Programmers find security hole in Netscape's JVM

Programmers at Princeton University have discovered a crack in the security system of Netscape's Java Virtual Machine (JVM) that would allow a malicious applet to shred all the security controls in Navigator 4.0, giving it free reign to modify or delete files. As in a number of other flaws, the latest one occurs in the implementation of the 'ClassLoader' mechanism responsible for handling the dynamic linking capabilities in Java.

Programmers at Princeton University have discovered a crack in the security system of Netscape Communications' Java Virtual Machine (JVM) that would allow a malicious applet to shred all the security controls in Navigator 4.0, giving it free reign to modify or delete files.

As in a number of other flaws, the latest one occurs in the implementation of the "ClassLoader" mechanism responsible for handling the dynamic linking capabilities in Java. While JavaSoft made changes to correct just such problems in its JDK 1.1 and 1.2 betas, the ClassLoaders remain unsafe, according to Princeton programmers.

In a letter sent to developers, Ed Felten, a member of Princeton's Secure Internet Programming Lab, said "a malicious ClassLoader can still override the definition of built-in "system" types like java.lang.Class," which can lead to a subversion of Java's security system and cause a security breach.

Felten said the Princeton labs have been able to demonstrate an applet that deletes files.

Netscape officials said, however, they have posted a fix in the beta release 4.5 of Navigator and will also make that fix available in the upcoming maintenance release due to ship shortly.

"The vulnerability that occurs is in the Java sandbox. Our engineers did a lot of testing around this and we believe that what we posted in 4.5 fixes the vulnerability that Princeton has reported," a Netscape representative said.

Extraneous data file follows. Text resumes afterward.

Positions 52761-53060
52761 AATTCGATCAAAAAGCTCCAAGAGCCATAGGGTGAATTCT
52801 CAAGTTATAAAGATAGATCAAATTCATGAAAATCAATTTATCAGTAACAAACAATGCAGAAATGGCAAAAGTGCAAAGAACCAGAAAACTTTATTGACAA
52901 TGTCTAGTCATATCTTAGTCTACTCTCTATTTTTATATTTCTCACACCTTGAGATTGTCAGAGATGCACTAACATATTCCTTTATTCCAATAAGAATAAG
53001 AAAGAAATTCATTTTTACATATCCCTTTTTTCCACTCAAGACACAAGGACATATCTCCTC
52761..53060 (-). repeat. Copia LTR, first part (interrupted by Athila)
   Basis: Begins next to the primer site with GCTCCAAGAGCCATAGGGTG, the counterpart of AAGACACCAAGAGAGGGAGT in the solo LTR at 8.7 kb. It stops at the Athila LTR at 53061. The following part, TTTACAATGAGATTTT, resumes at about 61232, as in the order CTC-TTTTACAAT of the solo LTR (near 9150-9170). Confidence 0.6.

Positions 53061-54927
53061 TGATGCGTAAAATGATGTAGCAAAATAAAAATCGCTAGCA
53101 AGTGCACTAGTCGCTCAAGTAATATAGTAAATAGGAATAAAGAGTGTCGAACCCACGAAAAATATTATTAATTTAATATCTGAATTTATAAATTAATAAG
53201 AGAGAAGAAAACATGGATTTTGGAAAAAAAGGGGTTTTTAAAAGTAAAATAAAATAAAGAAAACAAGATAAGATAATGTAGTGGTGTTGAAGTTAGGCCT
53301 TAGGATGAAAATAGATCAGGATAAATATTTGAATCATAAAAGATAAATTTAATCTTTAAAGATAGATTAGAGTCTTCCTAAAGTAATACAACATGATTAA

Despite the fix, some observers worry about the exposure millions of existing users of Navigator 4.x face. It could be a year before the growing installed base of 4.x users are aware of the problem and download the fix.

"There is usually a 12- to 24-month lag time between when Netscape releases a browser and when most people start using it. I think this bug is the worst of all bugs because it is real, not theoretical. If that applet got out of Princeton, there will be some real trouble," said one long-time developer.

Some think if such an applet made its way to a server, and then to an HTML e-mail message capable of referencing that applet and causing it to run, there could be widespread damage.

The bug is not exploitable however unless the perpetrator has a secondary flaw at his disposal, which happens to be available in versions of Netscape 4.X, according to the letter. The letter added, however, that the Princeton programmers were not aware of any secondary flaws in Microsoft's and Sun's most current versions of Java.

"This security hole allows a Java applet to install a virus or trojan horse on a victim's computer system or damage a system directly by deleting disk files," said one East Coast developer aware of the flaw. "This hole becomes an e-mail issue because an HTML-based message can contain Java applets. The e-mail reader in Netscape, by default, will execute Java applets when an e-mail message is read.''

More information on the security flaw can be found at http://www.cs.princeton.edu/sip/History.html/.

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